Plotting the primes on a step=3 PyramidRows
has the second pentagonal S(k),S(k)-1,S(k)-2 as a 3-wide vertical gap of no primes at X=-1,-2,-3. The the plain pentagonal P(k),P(k-1),P(k)-2 are the endmost three N of each row non-prime. The vertical is much more noticeable in a plot.
no primes these three columns no primes these end three except the low 2,7,13 except low 3,5,11 | | | / / / 52 53 54 55 56 57 58 59 60 61 62 63 64 65 66 67 68 69 70 36 37 38 39 40 41 42 43 44 45 46 47 48 49 50 51 23 24 25 26 27 28 29 30 31 32 33 34 35 13 14 15 16 17 18 19 20 21 22 6 7 8 9 10 11 12 2 3 4 5 1 -6 -5 -4 -3 -2 -1 X=0 1 2 3 4 5 6 7 8 9 10 11 ...
With align="left" the end values can be put into columns,
no primes these end three align => "left" except low 3,5,11 | | | 36 37 38 39 40 41 42 43 44 45 46 47 48 49 50 51 5 23 24 25 26 27 28 29 30 31 32 33 34 35 4 13 14 15 16 17 18 19 20 21 22 3 6 7 8 9 10 11 12 2 2 3 4 5 1 1 <- Y=0 ... -10 -9 -8 -7 -6 -5 -4 -3 -2 -1 X=0
In general a constant offset S(k)-c is a column and from P(k)-c is a diagonal sloping up dX=2,dY=1 right. The simple factorizations above using the roots of the quadratic P(k)-c or S(k)-c is possible whenever 24*c+1 is a perfect square. This means the further columns S(k)-5, S(k)-7, S(k)-12, etc also have no primes.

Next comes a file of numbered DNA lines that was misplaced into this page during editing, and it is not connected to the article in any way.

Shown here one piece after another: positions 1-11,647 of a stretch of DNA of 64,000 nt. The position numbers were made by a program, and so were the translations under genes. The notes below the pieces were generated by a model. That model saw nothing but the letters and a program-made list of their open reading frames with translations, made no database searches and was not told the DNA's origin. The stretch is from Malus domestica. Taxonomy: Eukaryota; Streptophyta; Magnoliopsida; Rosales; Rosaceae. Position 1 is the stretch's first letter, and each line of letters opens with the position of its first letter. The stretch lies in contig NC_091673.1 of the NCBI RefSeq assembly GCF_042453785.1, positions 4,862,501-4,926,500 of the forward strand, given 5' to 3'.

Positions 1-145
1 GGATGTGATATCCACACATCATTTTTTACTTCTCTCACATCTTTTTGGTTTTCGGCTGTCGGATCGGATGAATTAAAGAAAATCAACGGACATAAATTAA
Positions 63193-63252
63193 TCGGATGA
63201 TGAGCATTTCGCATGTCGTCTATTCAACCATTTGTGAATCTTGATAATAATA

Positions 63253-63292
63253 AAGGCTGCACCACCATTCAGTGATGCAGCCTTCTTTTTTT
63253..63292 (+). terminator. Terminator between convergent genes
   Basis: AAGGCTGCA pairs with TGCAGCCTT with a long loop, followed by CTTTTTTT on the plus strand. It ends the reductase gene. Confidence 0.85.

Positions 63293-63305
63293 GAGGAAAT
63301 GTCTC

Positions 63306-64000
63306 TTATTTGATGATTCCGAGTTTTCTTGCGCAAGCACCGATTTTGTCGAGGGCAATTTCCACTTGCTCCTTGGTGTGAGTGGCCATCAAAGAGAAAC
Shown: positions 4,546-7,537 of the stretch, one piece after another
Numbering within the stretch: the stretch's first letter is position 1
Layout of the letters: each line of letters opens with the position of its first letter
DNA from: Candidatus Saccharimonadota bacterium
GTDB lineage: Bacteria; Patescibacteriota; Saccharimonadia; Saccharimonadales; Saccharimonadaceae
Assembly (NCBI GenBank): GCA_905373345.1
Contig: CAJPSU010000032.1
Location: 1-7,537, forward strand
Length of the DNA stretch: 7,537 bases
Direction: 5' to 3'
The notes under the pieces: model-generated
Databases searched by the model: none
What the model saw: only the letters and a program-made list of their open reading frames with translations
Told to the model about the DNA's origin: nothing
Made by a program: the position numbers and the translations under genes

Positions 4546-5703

The columns S(k), S(k)-1, S(k)-2 are prominent because they're adjacent. There's no other adjacent columns of this type because the squares after 49 are too far apart for 24*c+1 to be a square for successive c. Of course there could be other reasons for other columns or diagonals to have few or many primes.
See "FUNCTIONS" in Math::PlanePath for behaviour common to all path classes.
$path = Math::PlanePath::PyramidRows->new ()
$path = Math::PlanePath::PyramidRows->new (step => $integer, align => $str, n_start => $n)
Create and return a new path object. The default step
is 2. align
is a string, one of
"centre" the default "right" points aligned right of the Y axis "left" points aligned left of the Y axis
Points are always numbered from left to right in the rows, the alignment changes where each row begins (or ends).
($x,$y) = $path->n_to_xy ($n)
Return the X,Y coordinates of point number $n
on the path.
For $n <= 0
the return is an empty list since the path starts at N=1.
$n = $path->xy_to_n ($x,$y)
Return the point number for coordinates $x,$y
. $x
and $y
are each rounded to the nearest integer, which has the effect of treating each point in the pyramid as a square of side 1. If $x,$y
is outside the pyramid the return is undef
.
($n_lo, $n_hi) = $path->rect_to_n_range ($x1,$y1, $x2,$y2)
The returned range is exact, meaning $n_lo
and $n_hi
are the smallest and biggest in the rectangle.
$x = $path->sumxy_minimum()
$x = $path->sumxy_maximum()
Return the minimum or maximum values taken by coordinate sum X+Y reached by integer N values in the path. If there's no minimum or maximum then return undef
.
The path is right and above the X=-Y diagonal, thus giving a minimum sum, in the following cases.
align condition for sumxy_minimum=0 ------ ----------------------------- centre step <= 3 right always left step <= 1
$x = $path->diffxy_minimum()
$x = $path->diffxy_maximum()
Return the minimum or maximum values taken by coordinate difference X-Y reached by integer N values in the path. If there's no minimum or maximum then return undef
.
The path is left and above the X=Y leading diagonal, thus giving a minimum X-Y difference, in the following cases.
align condition for diffxy_minimum=0 ------ ----------------------------- centre step <= 2 right step <= 1 left always